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Image Entertainment presents
Ride, Tenderfoot, Ride (1940)

"Sounds like there's a horse in the room...."
- Ann Randolph (June Storey)

Review By: Mark Zimmer  
Published: March 02, 2006

Stars: Gene Autry, Smiley Burnette, June Storey, Mary Lee
Other Stars: Warren Hull, Forbes Murray, Joe McGuinn, Joe Frisco, Isabel Randolph, Herbert Clifton, Si Jenks, The Packemakers
Director: Frank McDonald

Manufacturer: Deluxe
MPAA Rating: Not Rated for (mild western violence)
Run Time: 01h:05m:07s
Release Date: February 28, 2006
UPC: 014381239324
Genre: western


Style
Grade
Substance
Grade
Image Transfer
Grade
Audio Transfer
Grade
Extras
Grade
B+ B+B+B- B

DVD Review

While some of Gene Autry's films tend more towards action, and others emphasize show business and music, and a few take some tentative steps into actual romance, not many of them go for flat-out comedy. But Ride, Tenderfoot, Ride (featuring the popular title song by Johnny Mercer) does so, and the result is one of the most thoroughly enjoyable pictures in the Gene Autry Collection yet issued on DVD.

Gene and his buddy Frog Millhouse (Smiley Burnette) are working as ranchhands for the Randolph Packing Company, when Gene gets word that he's sole heir to a competing outfit, the Belmont Packing Co. To his surprise, the Randolph Packing Co. is owned by two sisters, Ann Randolph (June Storey) and Patsy (Mary Lee). Ann, with the connivance of her boyfriend, is determined to corner the market by eliminating Belmont, either by buying it out or stealing all its business. But Patsy isn't exactly on board with this plan, and Gene certainly isn't willing to play along, especially once he learns that all of Belmont's employees will be laid off as a result.

The picture features a number of terrific comedy setpieces, the best of which is when Mary Lee (in the fifth of nine roles as a 'Patsy' in an Autry picture) convinces him to play along with the idea that she's his child bride, to the disapproval of the onlookers. Her rivalry with Storey (in the last of ten collaborations with Autry) is quite entertaining as well, as is the competition to lure cattlemen to sign with the respective packing outfits. Among the ruses used are singing and dancing girls, featuring Cindy Walker (composer of Blue Canadian Rockies, among others of Gene's hits) and the Pacemakers. Several segments venture into the surreal and the slapstick, with horses and cattle making appearances in the strangest of places. Add in vaudevillian Joe Frisco and the result is highly amusing. The snappy and fast-paced script is by Winston Miller, who worked on Gone with the Wind and would later pen My Darling Clementine. There's some sentiment and corn in the situation that Frank Capra would be proud of.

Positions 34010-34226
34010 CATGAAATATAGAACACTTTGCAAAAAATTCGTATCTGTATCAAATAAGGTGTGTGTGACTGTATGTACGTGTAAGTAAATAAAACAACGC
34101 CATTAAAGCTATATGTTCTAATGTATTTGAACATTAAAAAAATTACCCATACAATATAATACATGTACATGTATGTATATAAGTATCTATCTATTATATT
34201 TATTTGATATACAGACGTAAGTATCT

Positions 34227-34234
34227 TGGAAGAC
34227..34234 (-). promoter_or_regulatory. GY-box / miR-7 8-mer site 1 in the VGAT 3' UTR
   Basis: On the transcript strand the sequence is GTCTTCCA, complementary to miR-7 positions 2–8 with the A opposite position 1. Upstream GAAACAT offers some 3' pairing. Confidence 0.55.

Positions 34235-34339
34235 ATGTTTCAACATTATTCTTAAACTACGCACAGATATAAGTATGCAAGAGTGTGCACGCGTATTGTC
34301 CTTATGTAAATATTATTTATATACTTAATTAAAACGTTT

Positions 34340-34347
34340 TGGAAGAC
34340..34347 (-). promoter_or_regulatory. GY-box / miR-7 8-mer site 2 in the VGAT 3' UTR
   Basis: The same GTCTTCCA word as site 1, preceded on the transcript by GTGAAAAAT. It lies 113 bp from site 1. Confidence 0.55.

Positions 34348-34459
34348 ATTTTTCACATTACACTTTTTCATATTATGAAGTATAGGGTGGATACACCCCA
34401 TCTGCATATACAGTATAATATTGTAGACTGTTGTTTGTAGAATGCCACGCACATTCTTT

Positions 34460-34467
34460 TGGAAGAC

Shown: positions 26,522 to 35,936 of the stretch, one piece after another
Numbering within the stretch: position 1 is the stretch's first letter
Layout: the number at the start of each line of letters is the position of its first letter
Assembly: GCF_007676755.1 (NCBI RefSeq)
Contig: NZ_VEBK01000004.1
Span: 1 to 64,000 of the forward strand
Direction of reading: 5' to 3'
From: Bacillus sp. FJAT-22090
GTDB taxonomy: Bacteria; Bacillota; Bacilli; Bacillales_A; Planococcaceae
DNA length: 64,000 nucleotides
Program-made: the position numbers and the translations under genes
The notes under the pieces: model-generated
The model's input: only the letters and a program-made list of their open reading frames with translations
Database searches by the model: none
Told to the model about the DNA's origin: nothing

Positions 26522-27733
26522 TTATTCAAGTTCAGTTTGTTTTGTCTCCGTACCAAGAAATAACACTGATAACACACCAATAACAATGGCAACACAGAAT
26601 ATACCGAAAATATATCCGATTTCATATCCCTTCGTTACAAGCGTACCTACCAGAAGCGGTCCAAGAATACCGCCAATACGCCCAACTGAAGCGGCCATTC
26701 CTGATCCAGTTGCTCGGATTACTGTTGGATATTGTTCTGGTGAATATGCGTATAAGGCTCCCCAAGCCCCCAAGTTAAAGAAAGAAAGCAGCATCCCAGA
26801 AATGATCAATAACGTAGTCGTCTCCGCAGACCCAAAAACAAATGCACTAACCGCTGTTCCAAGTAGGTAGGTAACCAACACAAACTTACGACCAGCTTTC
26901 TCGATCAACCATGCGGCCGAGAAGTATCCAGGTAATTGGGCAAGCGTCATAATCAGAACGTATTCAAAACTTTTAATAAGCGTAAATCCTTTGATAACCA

But there's more than just comedy here too. The finale is a traditional action sequence as Gene races on Champion to stop the bad guys from blowing up a train (though why exactly they intend to do so is pretty flimsy). But it's a good excuse for one of the more amazing stunts in one of Autry's pictures. Finally, there's a splendid assortment of songs that aren't necessarily familiar but are certainly tuneful and have their own charm. The resulting package is fun from start to finish.

The songs are:

When the Work's All Done This Fall
Eleven More Months and Ten More Days
Woodpecker
That Was Me by the Sea
Ride, Tenderfoot, Ride
Leanin' on the Ol' Top Rail
Oh! Oh! Oh!
On the Ranch


Rating for Style: B+
Rating for Substance: B+

 

Image Transfer

 One
Aspect Ratio1.33:1 - Full Frame
Original Aspect Ratioyes
Anamorphicno


Image Transfer Review: The full frame picture is once again nicely restored, although one reel in the middle appears to be from a lower grade source and suffers from slight dupiness. On the whole, the rest of the film has good detail and plenty of texture and greyscale.

Image Transfer Grade: B+

 

Audio Transfer

 LanguageRemote Access
MonoEnglishno


Audio Transfer Review: The 1.0 English audio has the hiss and noise would would anticipate for a film of its vintage. The songs sound decent though naturally lacking any significant bass or presence.

Audio Transfer Grade: B-

 

Disc Extras

Full Motion menu with music
Scene Access with 20 cues and remote access
Music/Song Access with 8 cues and remote access
Production Notes
1 Featurette(s)
Packaging: Amaray
Picture Disc
1 Disc
1-Sided disc(s)
Layers: single

Extra Extras:
  1. Radio show
  2. Still, art and presskit galleries
  3. Production materials
Extras Review: Once again, Gene and sidekick Pat Buttram reminisce in the 1987 Melody Ranch Theatre segments for this film. They recall Joe Frisco and June Storey, among other tales. The Melody Ranch radio show from October 27, 1940, when this film was new, provides some lessons to some youngsters bent on riding the range instead of going to school.

Most of the rest of the extras are in the form of slideshows. A substantial set of stills (over 75 in all) plays over selected songs from the film. Another gallery includes lobby cards and posters, while a third gives a look at the US and British presskits. A set of production materials includes some hints that there were troubles with the title, but details are tantalizingly elusive. Finally, Alex Gordon provides a set of production notes and trivia about the film and Gene's career.

Extras Grade: B

 

Final Comments

Very much a cut above the usual B-western musical, this is highly entertaining. The DVD features another good transfer and the usual wide array of extras.

 


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